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The place of Binary Analysis on Application Security

Binary code analysis is a fairly new approach in application security domain and it is changing the way of software security perception. These topic and tools are quite complex and hence not widely used by the security researchers. Nullcon got a unique opportunity to interview Nilo Redini, Ph.D. student in the computer science department (SecLab) at UCSB, Santa Barbara, who has chosen binary analysis as his primary research area. In a freewheeling chat with Nullcon, Nilo answered questions about his upcoming Nullcon Goa 2018 talk and his ongoing research in binary analysis:

What is the key idea of your talk “BootStomp: On the Security of Bootloaders in Mobile Devices”?

The key idea is to analyze bootloaders and try to understand if they are resilient against malicious data, which might be written on persistent storage. In other words, the question we wanted to answer was: “Is the booting process on smartphone reliable regardless of whatever data is present on the hard drive?” Note that, with reliable we do not necessarily mean that the booting process must succeed, but if something is not ok, the user must be at least informed.

- In your opinion, what are the main challenges in securing mobile devices bootloaders?

The main challenge is to execute the bootloader in a virtualized environment. In order to run the bootloaders you often need the device mounting it. This fact makes static analysis the only viable solution, unless one is willing to buy the device, of course.

- You have mentioned Binary Analysis as one of your interests. This topic is quite complex so could you help simplify the topic for our readers

Yes, binary analysis is my main research interest. The main idea behind it is to try to answer questions like "is the program vulnerable to xyz attacks?", "can the program be forced to access sensitive data without a valid login?" and so forth, only relying on the information an analyst can get from the binary itself. This is like the worst-case scenario for a security analyst, as they cannot rely on several information, such as data structures or variable names.

- Taking this into account, what is the main usage of binary code analysis?

Well, honestly, I think it is binary exploitation. There are other cases, though. For example, one would want to be able to hook some functions in a proprietary program and add additional security checks.

- What are the main challenges of implementing/using binary analysis?

I would say having a sound yet precise analysis. This is a problem of program analysis in general, but in binary analysis is usually much harder. This is due to the fact that some information are lost after compilation. For example: variable names, data structures and sometimes function names. This makes the analysis of a program more difficult as one could extract some valuable (often semantic) information if these three were present. Generally speaking, the analysis are usually more precise if one can rely on the application source code.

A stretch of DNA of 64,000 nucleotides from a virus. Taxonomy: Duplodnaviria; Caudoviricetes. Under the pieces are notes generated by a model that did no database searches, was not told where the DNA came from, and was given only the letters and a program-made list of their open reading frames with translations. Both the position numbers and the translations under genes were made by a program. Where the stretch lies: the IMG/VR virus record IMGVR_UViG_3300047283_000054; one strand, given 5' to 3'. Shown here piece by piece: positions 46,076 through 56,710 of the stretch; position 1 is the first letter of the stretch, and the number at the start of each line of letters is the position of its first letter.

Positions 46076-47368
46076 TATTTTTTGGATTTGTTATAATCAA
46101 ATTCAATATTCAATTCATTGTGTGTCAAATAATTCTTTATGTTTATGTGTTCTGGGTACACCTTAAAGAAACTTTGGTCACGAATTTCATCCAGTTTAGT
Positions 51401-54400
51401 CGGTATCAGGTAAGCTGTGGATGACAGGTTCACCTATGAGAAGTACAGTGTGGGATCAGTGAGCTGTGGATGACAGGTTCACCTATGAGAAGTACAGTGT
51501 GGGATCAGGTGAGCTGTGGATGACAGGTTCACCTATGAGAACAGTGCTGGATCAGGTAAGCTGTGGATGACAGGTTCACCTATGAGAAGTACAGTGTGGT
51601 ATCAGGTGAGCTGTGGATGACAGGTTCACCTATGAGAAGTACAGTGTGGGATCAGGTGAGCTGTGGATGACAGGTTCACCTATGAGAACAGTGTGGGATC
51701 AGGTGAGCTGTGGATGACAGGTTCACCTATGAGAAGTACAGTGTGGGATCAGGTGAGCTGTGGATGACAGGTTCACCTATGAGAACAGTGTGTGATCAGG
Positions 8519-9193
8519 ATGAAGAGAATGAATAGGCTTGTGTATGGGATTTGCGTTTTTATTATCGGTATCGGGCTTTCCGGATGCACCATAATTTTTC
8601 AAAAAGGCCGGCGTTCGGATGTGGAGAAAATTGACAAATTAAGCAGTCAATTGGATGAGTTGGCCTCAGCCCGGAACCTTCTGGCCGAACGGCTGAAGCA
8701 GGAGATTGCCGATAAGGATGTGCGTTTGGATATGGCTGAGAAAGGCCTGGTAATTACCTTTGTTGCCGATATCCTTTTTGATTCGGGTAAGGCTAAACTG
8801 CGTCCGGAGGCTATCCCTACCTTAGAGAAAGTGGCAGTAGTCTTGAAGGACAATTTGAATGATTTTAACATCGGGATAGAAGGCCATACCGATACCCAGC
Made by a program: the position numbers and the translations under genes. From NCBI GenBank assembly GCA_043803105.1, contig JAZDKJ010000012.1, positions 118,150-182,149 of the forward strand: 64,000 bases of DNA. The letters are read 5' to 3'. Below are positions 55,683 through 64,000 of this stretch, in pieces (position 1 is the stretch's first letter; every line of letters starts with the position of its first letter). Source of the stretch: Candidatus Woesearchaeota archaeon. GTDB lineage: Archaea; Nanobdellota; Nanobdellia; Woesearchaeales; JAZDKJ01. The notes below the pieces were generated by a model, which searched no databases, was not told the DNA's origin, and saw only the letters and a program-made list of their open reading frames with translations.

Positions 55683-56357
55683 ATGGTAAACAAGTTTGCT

- How binary analysis might help in the frame of Application Security?

If one could (potentially) retrieve all and only the possible flow transitions of the program (soundness and completeness) just relying on the binary, one could answer a great deal of interesting questions, such as "can this program state be ever reached if property X is not satisfied". In theory, one could rely on this sound and complete analysis to check whether a proprietary program is secure. Unfortunately this is, in the general case, impossible.

- Which application security issues binary analysis can help to detect?

I would say memory corruption vulnerabilities (such as buffer overflow, format string vulnerability and so forth), denial of service attacks due to non-adequately controlled user inputs and so on. Usually the problem is not "what one can detect", rather how precise the results of the analysis are. For example, one can detect buffer overflows relying on binaries as well as relying on source code. Usually the second option, if available, is preferred as the former might provide more false positives (meaning that several of the generated alarms are not possible buffer overflows). In some cases though, like for bootloader, the source code is not available to a security analyst, therefore the former option is the only one available.

- To sum everything up, what role has binary analysis played in creating of BOOTSTOMP?

BootStomp works completely on a binary level. It does not need source code. So I would say that BootStomp is all about binary analysis :)

And the last question. Why do you think it is important to attend events like nullcon?

I think it is important to organize and to attend such events in order to share ideas and solutions and push research forward.

Nilo Redini will be presenting his research at Nullcon Goa 2018. To meet him or know more about binary analysis, book your tickets for Nullcon 2018 here.

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